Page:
Friday, February 16, 2007

Wisconsin middle school gets it right

Here I sit within a few miles from the Pacific Ocean and some of the most popular beaches in the world, and an inland state (yes, I know they have coasts on two Great Lakes and many other bodies of water) is doing a better job of providing water safety to their students. When are we as a population going to realize there is much more to learning than just test scores? Sometimes I think we loose the forest for the trees.

How as a society can we possible believe an emphasis on fences, locks, latches, etc. could possibly be as important as teaching children how to swim?

Here’s an example from here in Orange County. There is a local elementary school where the 5th grade class (10 or 11 years old) of about 100 kids has celebrated the end of the school year and their promotion to middle school with a swim party for at least the last decade until this year. The party was held at a local homeowner’s association facility where they have a swimming pool (shallow and deep ends) without diving boards as well as a wading pool. There are two lifeguard stands situated on the east and west sides of the pool with one primarily covering the deep end and the other primarily covering the area transitioning from shallow to deep.

During the spring of 2006 a non-swimmer attended the party and their parent did not inform anyone of the child’s swimming ability (or inability). Instead the parent told their child not to go to the deep end of the pool. Those of us with kids this age know that 5th graders are only somewhat better than teenagers at remembering and actually following this type of direction. During the course of the party this non-swimmer ended up in the deep end and in trouble. The lifeguards became aware of the situation and pulled the child out of the water and provided the needed assistance in what would be considered a near-drowning event. As a precautionary measure the paramedics were summoned and the child visited the emergency room.

The school principal and superintendent have permanently canceled this type of event. While I do not believe any type of lawsuit came from this incidence, being in one of the most litigious areas of the world (the great state of California) it very easily could have. Life has risks; a few should be avoided or eliminated but the vast majority should be understood, mitigated, and/or concurred. What do we teach our young when we choose not to face risk?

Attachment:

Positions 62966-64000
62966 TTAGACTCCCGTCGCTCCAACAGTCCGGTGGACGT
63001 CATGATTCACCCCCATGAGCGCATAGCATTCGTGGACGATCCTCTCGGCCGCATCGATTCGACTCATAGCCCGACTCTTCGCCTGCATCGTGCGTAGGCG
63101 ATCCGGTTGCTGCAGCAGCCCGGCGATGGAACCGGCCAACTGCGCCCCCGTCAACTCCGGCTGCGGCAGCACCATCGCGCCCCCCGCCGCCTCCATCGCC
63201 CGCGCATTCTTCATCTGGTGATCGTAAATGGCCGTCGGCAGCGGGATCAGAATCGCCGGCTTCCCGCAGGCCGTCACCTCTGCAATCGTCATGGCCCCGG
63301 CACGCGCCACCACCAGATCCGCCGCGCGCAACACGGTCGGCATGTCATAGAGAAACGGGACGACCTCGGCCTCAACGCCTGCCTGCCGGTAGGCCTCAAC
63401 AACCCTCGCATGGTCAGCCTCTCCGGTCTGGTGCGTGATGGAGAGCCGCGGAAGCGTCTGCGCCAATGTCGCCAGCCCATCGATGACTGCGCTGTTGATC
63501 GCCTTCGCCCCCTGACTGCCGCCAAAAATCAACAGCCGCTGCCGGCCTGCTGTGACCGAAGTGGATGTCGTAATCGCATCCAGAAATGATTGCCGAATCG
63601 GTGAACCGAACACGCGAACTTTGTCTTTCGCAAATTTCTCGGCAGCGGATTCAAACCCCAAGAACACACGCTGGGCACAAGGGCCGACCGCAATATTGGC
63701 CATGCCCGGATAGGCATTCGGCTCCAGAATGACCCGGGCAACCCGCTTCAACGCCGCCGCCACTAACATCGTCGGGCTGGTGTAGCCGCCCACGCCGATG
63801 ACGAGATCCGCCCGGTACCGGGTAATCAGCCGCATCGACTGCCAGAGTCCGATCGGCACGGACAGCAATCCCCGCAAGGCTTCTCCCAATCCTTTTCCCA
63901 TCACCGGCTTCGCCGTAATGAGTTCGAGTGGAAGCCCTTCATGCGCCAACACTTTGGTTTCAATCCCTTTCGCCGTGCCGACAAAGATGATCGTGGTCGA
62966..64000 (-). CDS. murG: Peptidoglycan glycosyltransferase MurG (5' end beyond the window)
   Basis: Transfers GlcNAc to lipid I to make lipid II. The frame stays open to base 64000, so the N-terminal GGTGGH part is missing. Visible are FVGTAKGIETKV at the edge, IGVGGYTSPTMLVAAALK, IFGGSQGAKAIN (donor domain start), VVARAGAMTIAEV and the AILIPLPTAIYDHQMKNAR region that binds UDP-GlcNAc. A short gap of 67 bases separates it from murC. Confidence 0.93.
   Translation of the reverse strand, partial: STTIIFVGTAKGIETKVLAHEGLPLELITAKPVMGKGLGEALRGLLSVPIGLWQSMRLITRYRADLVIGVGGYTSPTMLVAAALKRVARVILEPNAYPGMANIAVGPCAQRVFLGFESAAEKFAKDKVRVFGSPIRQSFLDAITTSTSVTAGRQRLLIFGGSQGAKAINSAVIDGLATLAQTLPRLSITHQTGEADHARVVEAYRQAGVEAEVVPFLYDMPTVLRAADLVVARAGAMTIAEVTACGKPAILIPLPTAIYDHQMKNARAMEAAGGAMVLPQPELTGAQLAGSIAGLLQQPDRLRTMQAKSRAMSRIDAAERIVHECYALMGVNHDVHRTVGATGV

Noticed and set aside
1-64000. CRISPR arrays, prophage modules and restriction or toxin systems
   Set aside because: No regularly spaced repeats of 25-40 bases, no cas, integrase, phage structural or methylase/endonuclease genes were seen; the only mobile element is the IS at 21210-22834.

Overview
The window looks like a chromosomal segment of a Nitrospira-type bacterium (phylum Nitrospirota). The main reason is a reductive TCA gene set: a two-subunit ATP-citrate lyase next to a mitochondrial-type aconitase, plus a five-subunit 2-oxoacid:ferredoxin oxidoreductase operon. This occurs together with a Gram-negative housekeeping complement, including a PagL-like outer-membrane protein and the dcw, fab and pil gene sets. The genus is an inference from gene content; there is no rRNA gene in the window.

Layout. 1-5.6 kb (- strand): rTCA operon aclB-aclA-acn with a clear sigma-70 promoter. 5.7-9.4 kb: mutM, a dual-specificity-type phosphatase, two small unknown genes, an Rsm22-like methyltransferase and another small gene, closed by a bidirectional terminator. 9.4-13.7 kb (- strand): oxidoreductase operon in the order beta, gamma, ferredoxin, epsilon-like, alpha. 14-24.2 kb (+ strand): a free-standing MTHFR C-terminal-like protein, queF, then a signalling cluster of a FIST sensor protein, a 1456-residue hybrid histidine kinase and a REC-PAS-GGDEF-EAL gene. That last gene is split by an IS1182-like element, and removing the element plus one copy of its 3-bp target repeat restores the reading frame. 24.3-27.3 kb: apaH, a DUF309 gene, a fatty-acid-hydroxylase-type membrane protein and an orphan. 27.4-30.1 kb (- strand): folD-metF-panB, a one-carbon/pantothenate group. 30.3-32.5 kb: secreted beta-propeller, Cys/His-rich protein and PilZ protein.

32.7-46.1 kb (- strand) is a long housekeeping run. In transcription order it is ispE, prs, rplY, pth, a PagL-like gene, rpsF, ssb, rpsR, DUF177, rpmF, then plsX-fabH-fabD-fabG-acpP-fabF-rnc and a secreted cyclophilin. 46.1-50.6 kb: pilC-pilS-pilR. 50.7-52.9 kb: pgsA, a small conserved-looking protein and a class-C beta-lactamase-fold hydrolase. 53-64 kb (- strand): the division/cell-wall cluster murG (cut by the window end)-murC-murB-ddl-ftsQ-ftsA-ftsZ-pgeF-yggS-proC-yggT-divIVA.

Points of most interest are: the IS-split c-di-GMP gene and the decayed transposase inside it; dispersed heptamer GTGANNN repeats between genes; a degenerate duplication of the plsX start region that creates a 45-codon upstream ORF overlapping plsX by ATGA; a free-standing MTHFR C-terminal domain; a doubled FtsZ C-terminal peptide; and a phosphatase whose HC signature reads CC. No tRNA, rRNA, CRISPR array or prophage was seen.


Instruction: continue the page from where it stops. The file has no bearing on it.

Growing up I lived in inland Los Angeles County. Many years ago when I “graduated” from elementary school we had a pool party too, which was great fun and a good experience for all those that attended. Also, we had a second party where we road school busses about 60 miles each way for a day of fun and play at the beach. Was there risk (hopefully calculated risk), yes! But how do you learn about things and life unless they are experienced?

This event will hopefully return as cooler heads prevail and time has passed. A simple safety plan taken from the Boy Scouts would significantly mitigate the drowning risk. Divide the swimming area into three areas (non-swimmer, moderate swimmer, and good swimmer). Identify each student’s swimming ability (label them with a wrist band) and divide them into the same three groups given to the swimming area. Utilize a buddy system where students can only enter the water when paired up with a partner to “watch their back.” Monitor and enforce the buddy system and provide adequate observation (which apparently was done in the example above).

My family fallows an idea passed down to us, each of my kids must spend at least two summers actively participating in one of the local ocean Junior Lifeguard programs before at what ever age we feel they are responsible enough to spend time at the beach without specific adult supervision. My older son is now a better swimmer than I am and I would want him around if I ever ran into a problem while swimming at the beach. I know that Junior Lifeguard programs exist through out much of the coastal USA communities, as well as, in Australia and New Zealand.

Now back to my original point… It would be great if all kids were taught to swim during elementary (or middle) school, and society would be much stronger if children are exposed to many of life’s risks with tools to mitigate the consequences. Until that time, parents need to take responsibility not only for protecting but also teaching their children through an understanding about risk, consequences, mitigation and of course rewards.

1 comment:

Freddie Sirmans said...

Just browsing the internet, very interesting website.

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